Coining a phrase

Waiting for the Etonians seems to be entering the language, if today’s Guardian leader is a guide.

It begins

Britain may be waiting for the Etonians, as the mournful title of Nick Cohen’s new book puts it, but this sense of changing political eras owes more to a failed Labour past than any present enthusiasm for a probable Conservative future…

While the analysis is fine as far as it goes it misses the weirdness of our times.

This ought to be the moment for sensible social democratic reform. Finance capitalism has run wild, just as social democrats predicted. And indeed, we are living through a moment of ideological crisis for conservatism: supporters of free markets and light touch regulation are everywhere hanging their heads in shame. But Labour is not benefiting, and not only because it was implementing the laissez-faire approach to finance as the bubble grew.

As I’ve emphasised in pieces here and here Labour thinks it can turn back the clock. Put like this the government sounds like a bunch of delusional nostalgics. Alas, there is a wider problem which I discuss in the opening essay of Waiting for the Etonians

And so in an unprecedented manner, and with not wholly
bad intentions, the left in power went along with a lawless
market, and only after it went down did it show the flair and
boldness of true social democrats by taking over much of the
banking system. It left it too late because while the bubble lasted
it did not want to think what would happen if the City fell

Failure was an unimaginable eventuality because, in
truth, no one on the left or right had the faintest idea how else a
country in which agriculture formed a tiny part of the economy
and manufacturing industry had withered could make a living.
The political left might have tightened the regulation of the
banks and the City, but the financiers did not seem to be joking
when they said that they would respond by emigrating and
leaving the economy in the lurch. It might have given the Bank
of England the authority to raise interest rates to stop the
growth of debt and the rise in house price inflation, but the
consequences would have been too severe to contemplate. By
2007, the only sectors of the economy that were booming were
retail and leisure, funded by consumer debt, financial services,
dedicated to getting consumers further into debt, housing,
bought with yet more debt, and state spending, based on levels
of government debt which made borrowers from Northern
Rock seem like paragons of responsibility.

If they brought down the debt economy, what else could they
put in its place?

If you had asked me or anyone else what was Britain’s unique selling point in a globalised economy two years ago, we would have replied that  London was one of the great centres of financial globalisation. Now the City has crashed, what are we to put in its place? Labour does not know the answer to this question, so a reluctant public is turning Tory, even though it is far from clear that the Conservatives have an answer either.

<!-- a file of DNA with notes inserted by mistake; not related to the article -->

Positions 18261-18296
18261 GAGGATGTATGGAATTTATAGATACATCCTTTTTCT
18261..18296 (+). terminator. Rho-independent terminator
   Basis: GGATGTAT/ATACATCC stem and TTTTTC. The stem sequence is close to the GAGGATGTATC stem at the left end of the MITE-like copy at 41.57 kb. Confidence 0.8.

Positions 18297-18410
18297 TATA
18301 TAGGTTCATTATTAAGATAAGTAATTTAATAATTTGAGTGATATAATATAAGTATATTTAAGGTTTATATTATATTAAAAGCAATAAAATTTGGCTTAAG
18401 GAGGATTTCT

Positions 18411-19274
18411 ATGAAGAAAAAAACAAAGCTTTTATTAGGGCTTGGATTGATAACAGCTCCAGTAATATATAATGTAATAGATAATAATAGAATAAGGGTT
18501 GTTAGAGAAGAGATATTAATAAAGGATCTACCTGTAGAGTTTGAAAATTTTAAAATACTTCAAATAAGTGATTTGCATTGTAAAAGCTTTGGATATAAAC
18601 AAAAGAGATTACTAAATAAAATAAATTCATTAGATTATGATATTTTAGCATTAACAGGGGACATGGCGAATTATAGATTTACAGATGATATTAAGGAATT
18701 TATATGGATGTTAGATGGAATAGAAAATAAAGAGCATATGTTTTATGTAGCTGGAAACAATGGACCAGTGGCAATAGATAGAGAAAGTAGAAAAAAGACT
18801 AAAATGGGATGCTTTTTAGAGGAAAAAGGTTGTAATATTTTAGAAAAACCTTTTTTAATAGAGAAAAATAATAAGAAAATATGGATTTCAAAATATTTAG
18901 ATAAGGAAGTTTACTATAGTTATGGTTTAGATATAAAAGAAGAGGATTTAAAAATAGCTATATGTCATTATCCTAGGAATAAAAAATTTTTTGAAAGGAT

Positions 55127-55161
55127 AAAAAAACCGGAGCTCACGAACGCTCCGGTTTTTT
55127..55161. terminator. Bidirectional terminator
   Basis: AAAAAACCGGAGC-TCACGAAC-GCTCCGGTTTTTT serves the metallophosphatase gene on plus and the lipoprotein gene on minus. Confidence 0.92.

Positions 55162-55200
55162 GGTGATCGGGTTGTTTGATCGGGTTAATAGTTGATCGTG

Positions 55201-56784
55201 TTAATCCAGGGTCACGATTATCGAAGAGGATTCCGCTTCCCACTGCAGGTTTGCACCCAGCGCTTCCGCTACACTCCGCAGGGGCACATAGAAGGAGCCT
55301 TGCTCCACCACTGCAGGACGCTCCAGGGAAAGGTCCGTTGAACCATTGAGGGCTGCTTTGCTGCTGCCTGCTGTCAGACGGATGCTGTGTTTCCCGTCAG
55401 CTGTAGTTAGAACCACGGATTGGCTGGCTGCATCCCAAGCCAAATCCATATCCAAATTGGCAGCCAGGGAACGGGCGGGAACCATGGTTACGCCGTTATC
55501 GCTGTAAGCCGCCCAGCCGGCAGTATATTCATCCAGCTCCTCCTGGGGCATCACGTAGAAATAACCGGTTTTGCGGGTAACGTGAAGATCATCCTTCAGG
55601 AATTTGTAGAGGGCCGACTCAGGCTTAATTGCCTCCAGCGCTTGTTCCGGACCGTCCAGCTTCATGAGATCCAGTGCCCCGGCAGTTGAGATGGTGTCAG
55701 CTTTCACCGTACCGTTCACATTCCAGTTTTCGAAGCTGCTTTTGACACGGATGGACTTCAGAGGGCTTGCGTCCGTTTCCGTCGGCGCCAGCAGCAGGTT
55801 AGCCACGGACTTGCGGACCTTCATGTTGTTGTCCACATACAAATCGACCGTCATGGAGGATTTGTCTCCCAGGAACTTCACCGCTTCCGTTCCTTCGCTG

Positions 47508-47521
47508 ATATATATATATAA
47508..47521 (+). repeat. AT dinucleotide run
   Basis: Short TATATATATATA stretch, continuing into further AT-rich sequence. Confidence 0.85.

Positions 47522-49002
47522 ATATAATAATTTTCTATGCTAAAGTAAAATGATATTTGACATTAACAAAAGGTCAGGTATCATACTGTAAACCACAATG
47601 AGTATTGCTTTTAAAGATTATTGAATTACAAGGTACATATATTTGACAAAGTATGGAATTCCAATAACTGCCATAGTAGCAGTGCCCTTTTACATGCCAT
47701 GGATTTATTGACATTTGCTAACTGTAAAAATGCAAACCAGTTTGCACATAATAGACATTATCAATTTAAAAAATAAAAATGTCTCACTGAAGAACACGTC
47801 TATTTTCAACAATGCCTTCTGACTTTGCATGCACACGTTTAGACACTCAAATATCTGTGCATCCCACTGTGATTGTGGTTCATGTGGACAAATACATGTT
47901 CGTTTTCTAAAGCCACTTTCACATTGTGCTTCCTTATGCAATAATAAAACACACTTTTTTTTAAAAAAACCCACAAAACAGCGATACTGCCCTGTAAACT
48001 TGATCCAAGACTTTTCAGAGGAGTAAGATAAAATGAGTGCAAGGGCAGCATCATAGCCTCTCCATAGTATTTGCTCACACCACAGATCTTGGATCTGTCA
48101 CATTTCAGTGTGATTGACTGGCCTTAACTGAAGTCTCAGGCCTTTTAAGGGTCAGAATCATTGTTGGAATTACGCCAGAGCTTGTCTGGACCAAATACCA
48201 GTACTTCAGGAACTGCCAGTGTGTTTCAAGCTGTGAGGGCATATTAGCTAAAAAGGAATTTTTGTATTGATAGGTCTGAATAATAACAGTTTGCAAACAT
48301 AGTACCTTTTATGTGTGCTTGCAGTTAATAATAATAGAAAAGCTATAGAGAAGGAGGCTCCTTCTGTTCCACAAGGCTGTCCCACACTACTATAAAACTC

PS If anyone thought I was going over the top about the crisis in conservatism, today’s Spectator blog quotes David Frum, an honest Republican thinker who is always worth reading whether you agree with him or not.

A federal bank takeover is a bad thing obviously. I wonder though if we conservatives understand clearly enough why it is a bad thing. It’s not because we are living through an enactment of the early chapters of Atlas Shrugged. It’s because the banks are collapsing. Obama, Pelosi, et al are big-spending, high-taxing liberals. They are not socialists. They are no more eager to own these banks than the first President Bush was to own the savings and loan industry – in both cases, federal ownership was a final recourse after a terrible failure. And it was on our watch, not Obama’s, that this failure began. Our refusal to take notice of this obvious fact may excite the Republican faithful. But it is doing tremendous damage to our ability to respond effectively to the crisis.


One thought on “Coining a phrase

  1. This debate about how large a hole the City will leave when we finally come through this (and there are those who insist the answer is “none at all”), combined with what might fill it in the absence of anything other then a giant service economy with nothing to serve, is the heart of the thing.
    To those on the left it offers thoughts of a return, slowly, to a more “traditional” economy; on the right they see a chance for economic radicalism.
    Personally, I think we should plant our own veg, but I’m no expert.

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